July 2018
Volume 59, Issue 9
Open Access
ARVO Annual Meeting Abstract  |   July 2018
Voltage-gated sodium channels in retinal pigment epithelium – a real deal or an artifact?
Author Affiliations & Notes
  • Julia Kristiina Johansson
    Faculty of Biomedical Sciences and Engineering, Tampere University of Technology, Tampere, Finland
    BioMediTech, Tampere University of Technology, Tampere, Finland
  • Teemu Ihalainen
    Faculty of Medicine and Life Sciences, University of Tampere, Tampere, Finland
    BioMediTech, University of Tampere, Tampere, Finland
  • Heli Skottman
    Faculty of Medicine and Life Sciences, University of Tampere, Tampere, Finland
    BioMediTech, University of Tampere, Tampere, Finland
  • Soile Nymark
    Faculty of Biomedical Sciences and Engineering, Tampere University of Technology, Tampere, Finland
    BioMediTech, Tampere University of Technology, Tampere, Finland
  • Footnotes
    Commercial Relationships   Julia Johansson, None; Teemu Ihalainen, None; Heli Skottman, None; Soile Nymark, None
  • Footnotes
    Support  Emil Aaltonen Foundation, Academy of Finland Grant 294054
Investigative Ophthalmology & Visual Science July 2018, Vol.59, 1189. doi:
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      Julia Kristiina Johansson, Teemu Ihalainen, Heli Skottman, Soile Nymark; Voltage-gated sodium channels in retinal pigment epithelium – a real deal or an artifact?. Invest. Ophthalmol. Vis. Sci. 2018;59(9):1189.

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      © ARVO (1962-2015); The Authors (2016-present)

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Abstract

Purpose : Cells of retinal pigment epithelium (RPE) have been thought to undergo epithelial to neuronal transition by expressing voltage-gated sodium channels (Nav) in culture. Because Nav currents have not been recorded ex vivo, their presence in vitro is not considered to reflect the physiology of the native RPE. We revisited this question by investigating the presence of the Nav channels in mouse and human embryonic stem cell (hESC) derived RPE. In this study, the plausible roles of Nav channels in RPE were studied during development and in phagocytosis of the photoreceptor outer segments (POS).

Methods : Patch clamp recordings were conducted from intact monolayers of hESC-RPE and freshly dissociated cells at various stages of RPE development with and without the presence of Nav channel blockers. Immunolabelling from both hESC-derived and mouse RPE was used to investigate the channel subtype distribution and localization as well as their changes during development. The phagocytosis was assayed in vitro by incubating the purified porcine outer segments on hESC-RPE and ex vivo by preparing the mouse eyes with the retina intact at various timepoints of the circadian cycle.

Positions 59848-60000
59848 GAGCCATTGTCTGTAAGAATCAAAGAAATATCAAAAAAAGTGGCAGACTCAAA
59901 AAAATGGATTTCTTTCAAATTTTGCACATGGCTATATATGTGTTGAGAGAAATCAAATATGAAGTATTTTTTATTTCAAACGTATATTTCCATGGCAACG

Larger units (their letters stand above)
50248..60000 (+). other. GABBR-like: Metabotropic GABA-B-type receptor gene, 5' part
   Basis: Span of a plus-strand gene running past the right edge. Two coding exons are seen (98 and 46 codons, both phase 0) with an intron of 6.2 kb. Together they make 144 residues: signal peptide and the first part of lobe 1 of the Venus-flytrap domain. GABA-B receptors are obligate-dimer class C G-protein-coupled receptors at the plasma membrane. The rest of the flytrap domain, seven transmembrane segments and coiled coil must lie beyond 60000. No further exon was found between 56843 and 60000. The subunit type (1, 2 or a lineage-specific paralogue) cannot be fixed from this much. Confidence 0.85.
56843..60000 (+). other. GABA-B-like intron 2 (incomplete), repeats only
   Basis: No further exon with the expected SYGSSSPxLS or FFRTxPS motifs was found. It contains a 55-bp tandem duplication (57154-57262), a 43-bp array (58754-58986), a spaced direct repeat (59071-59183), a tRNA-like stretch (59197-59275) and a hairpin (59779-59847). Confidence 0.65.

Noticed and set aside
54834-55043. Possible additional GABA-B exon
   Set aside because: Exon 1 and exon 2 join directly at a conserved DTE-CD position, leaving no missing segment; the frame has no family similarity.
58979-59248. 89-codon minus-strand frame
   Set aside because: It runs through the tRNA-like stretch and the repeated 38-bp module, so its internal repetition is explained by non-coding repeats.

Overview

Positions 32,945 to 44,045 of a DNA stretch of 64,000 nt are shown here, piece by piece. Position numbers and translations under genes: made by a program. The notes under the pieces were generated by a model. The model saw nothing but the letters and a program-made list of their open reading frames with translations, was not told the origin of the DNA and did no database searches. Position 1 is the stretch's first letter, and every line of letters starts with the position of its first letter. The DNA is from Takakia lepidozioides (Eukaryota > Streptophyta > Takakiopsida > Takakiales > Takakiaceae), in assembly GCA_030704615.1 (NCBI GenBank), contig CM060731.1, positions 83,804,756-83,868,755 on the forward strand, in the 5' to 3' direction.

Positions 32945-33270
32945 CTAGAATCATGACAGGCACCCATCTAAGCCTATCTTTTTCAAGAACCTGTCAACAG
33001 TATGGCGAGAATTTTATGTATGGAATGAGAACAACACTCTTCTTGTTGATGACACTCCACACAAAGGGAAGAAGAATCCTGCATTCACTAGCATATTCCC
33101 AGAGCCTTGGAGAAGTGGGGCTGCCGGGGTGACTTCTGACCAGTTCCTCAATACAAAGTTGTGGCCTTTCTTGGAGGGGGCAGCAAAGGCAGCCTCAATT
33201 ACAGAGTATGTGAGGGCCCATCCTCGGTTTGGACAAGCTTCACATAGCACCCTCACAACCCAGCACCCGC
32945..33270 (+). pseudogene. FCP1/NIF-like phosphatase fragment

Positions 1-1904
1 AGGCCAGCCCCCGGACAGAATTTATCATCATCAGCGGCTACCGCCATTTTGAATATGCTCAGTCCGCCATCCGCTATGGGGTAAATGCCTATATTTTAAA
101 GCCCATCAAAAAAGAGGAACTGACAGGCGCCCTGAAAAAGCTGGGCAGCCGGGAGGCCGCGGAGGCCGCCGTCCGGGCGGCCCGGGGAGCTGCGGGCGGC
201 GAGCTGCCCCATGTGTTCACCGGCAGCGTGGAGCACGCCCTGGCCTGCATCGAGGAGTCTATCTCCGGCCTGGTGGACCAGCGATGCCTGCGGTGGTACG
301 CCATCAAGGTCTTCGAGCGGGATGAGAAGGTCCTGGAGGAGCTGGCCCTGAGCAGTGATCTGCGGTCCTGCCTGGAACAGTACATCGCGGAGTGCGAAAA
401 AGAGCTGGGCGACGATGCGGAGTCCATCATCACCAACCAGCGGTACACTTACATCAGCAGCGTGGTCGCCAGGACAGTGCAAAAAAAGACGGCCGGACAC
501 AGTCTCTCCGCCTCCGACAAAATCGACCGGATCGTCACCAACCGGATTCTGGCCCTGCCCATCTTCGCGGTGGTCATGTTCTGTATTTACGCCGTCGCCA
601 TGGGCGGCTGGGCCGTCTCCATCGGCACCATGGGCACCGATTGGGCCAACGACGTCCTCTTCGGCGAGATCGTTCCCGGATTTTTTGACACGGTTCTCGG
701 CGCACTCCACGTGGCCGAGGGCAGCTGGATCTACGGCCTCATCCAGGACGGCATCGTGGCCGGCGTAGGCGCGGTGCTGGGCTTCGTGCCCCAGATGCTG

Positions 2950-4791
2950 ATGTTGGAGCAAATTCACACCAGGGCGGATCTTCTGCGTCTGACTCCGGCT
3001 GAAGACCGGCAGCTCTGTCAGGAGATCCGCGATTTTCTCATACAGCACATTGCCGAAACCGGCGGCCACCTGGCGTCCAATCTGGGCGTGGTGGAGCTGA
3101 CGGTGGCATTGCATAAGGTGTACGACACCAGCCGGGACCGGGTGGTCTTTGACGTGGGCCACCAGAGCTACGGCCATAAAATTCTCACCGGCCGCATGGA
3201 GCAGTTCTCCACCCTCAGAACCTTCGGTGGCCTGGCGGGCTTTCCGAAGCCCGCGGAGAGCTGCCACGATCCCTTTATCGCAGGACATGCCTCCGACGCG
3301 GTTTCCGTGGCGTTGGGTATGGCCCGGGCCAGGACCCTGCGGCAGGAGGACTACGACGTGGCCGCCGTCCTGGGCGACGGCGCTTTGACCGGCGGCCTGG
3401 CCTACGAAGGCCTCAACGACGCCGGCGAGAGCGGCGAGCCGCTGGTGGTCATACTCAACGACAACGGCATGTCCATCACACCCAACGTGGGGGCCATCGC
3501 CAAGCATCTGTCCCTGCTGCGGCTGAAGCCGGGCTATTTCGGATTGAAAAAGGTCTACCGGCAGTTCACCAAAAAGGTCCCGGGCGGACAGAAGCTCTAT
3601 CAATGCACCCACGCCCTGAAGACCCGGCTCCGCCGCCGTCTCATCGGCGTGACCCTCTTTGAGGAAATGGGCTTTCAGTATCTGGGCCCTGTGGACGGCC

Results : Recordings from the monolayer showed the presence of NaV current in hESC-RPE that was inhibited by TTX and QX-314. The current was mainly carried by subtypes Nav1.4-Nav1.6 and Nav1.8, and these channels were observed throughout the development. The set of channel subtypes we identified in the RPE were not characteristic of the neural retina and, notably, the main neuronal subtypes Nav1.1 and Nav1.2 were not observed in mature RPE. Interestingly, the currents identified in isolated RPE cells were infrequent and had reduced amplitudes. The immunolabeling indicated that dissociation causes the channels to concentrate to cellular infoldings where they might not be accessible to pass ionic currents. Finally, the phagocytosis assays revealed a possible role for Nav1.4 and Nav1.8 in POS uptake and indicated the accumulation of these channels to the phagosomes.

Conclusions : Our data strongly indicates that NaV channels are present in RPE throughout development and that they are relevant for its physiology. The findings from mouse RPE challenge the notion that these channels appear because of the epithelial to neuronal transition in culture.

This is an abstract that was submitted for the 2018 ARVO Annual Meeting, held in Honolulu, Hawaii, April 29 - May 3, 2018.

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